The United States shares blame for the violence against women in El Salvador. It was the U.S.-supported civil war in the late 1970s and ’80s, in which rape was weaponized as a war tactic by militaries, that has left a legacy of violence against women. What began as the Salvadoran civil war expanded into a proxy war between the United States and Russia, in which Washington was fueling government-led militias and death squads with up to $2 million a day in aid and weapons.
There has never been a reconciliation process that addressed the sexual violence women endured. But the United States has funded anti-violence efforts. Since 2013, U.S Agency for International Development funding has supported a Victims’ Assistance Center, which serves more than 300 women each year. Thirty-six victim assistance centers now exist throughout the country, as well as a Crisis Center for Sexual Abuse in San Vicente. The aid has also supported temporary shelters, equipment to collect evidence in sexual crimes, and efforts to reduce re-victimization.
Washington is now threatening to cut such funding. This past fall, President Donald Trump promised to end U.S. government aid to Guatemala, Honduras, and El Salvador in response to the migrant caravan. “We will now begin cutting off, or substantially reducing, the massive foreign aid routinely given,” he tweeted. At that point, however, U.S. funding had already fallen significantly. For fiscal year 2017, the amount dedicated to El Salvador was $88 million—a figure that dropped nearly 50 percent just one year later. Of that, $2.3 million was for gender-based violence, which is only about 3 percent. For fiscal year 2018, El Salvador was promised $46 million in foreign assistance, of which about $600,000 (about 1 percent) was dedicated to gender-based violence. Less than $1 million, in a country with the highest rate of female homicide in Latin America, and the third-highest in the world.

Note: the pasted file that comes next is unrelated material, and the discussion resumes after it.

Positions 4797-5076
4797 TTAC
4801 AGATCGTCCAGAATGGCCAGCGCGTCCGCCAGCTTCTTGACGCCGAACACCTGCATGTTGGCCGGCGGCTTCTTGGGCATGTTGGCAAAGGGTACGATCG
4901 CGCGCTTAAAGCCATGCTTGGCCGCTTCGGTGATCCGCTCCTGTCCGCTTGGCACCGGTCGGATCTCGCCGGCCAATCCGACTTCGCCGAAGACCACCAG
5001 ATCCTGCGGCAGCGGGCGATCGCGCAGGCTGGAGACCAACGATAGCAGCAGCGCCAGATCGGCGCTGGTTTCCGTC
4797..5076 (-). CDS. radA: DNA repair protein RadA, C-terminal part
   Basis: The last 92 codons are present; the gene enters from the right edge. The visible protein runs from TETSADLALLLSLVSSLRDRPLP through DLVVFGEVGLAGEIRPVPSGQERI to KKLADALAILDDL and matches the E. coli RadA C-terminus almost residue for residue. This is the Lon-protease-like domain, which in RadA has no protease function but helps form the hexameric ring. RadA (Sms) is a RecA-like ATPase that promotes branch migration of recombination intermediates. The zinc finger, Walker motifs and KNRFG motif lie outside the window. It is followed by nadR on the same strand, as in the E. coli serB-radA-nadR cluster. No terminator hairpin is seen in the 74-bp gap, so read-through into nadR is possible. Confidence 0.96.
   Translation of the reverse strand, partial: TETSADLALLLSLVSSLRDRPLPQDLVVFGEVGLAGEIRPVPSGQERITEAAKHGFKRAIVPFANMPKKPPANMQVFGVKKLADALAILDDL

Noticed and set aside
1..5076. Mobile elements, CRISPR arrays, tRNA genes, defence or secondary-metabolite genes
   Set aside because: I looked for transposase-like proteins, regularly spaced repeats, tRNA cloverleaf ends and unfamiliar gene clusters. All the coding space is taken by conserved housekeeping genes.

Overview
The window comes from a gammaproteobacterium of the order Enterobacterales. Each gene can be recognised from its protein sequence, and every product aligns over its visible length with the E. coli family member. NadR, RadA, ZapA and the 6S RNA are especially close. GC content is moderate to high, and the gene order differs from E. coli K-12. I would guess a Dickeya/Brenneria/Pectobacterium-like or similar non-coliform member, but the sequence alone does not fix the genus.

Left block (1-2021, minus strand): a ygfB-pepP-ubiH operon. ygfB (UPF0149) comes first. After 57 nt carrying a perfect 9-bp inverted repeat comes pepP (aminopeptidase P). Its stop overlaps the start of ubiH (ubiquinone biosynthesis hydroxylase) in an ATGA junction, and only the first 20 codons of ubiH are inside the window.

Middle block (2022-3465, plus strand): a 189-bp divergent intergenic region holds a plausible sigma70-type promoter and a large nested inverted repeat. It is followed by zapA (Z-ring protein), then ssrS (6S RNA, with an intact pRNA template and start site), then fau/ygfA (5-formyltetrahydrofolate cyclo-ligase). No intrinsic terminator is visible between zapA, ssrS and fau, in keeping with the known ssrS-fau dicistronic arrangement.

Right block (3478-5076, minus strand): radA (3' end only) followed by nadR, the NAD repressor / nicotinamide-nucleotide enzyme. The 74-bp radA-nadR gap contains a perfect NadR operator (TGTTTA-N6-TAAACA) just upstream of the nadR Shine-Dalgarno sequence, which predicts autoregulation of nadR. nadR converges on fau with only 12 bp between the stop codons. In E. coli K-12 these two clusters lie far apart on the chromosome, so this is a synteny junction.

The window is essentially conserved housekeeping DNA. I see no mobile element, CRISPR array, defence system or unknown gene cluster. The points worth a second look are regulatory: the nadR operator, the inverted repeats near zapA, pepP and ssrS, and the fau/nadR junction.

Activists say one thing is clear: Slashing foreign assistance is detrimental to the work being done. “The U.S. should increase aid to the region for community-based programs that have a track record of successfully reducing crime and violence,” said Cindy Huang, the co-director of the Center for Global Development’s program on migration, displacement, and humanitarian policy. “Unlike billions for a wall, aid is a smart and cost-effective investment that will improve the security of Central Americans and the broader region.”
Some nonprofits use U.S. funding to do work specifically intended to keep people from migrating. Glasswing International’s Club for Returnees, funded through private donations and USAID, works with young women who have returned from Mexico or the United States. The organization provides trauma support, financial assistance, and referral care support. “We’ve seen real transformations take place,” de Sola said. “These women and girls are already resilient. They’re surviving every day—we just develop their skills. The more you provide them with opportunity to thrive in this context, the better they do.” Glasswing also runs clubs to equip young girls with the skills they need to navigate the daily risks they face. After one year of involvement in these clubs, nine in 10 girls could recognize signs of gender-based violence, including behaviors previously normalized, like pushing and yelling, and knew how to report it.
While there is no quick answer to El Salvador’s problem with violence against women, the United States can make a big difference by supporting anti-violence programs, Huang said, both through development assistance and diplomatic outreach. “So many threats today are transnational, from gangs to human trafficking,” she said. “They require collaboration and joint investment with other government, civil society, and private sector partners. Unfortunately, the Trump administration and other governments are dismissing lessons from the past.”
Efforts to improve violence in El Salvador won’t just help victims, but survivors, too. Joselyn’s mother, Yesenia Juárez, is still grieving her daughter’s death, but she is also spending her time creating a foundation. Set up in memory of Joselyn, the aim is to help prevent further female homicides. From schools to public institutions, she wants to ensure help is available and accessible to any Salvadoran women who need it. “I need to talk about this pain,” she said. “I have to make sure this doesn’t happen again.”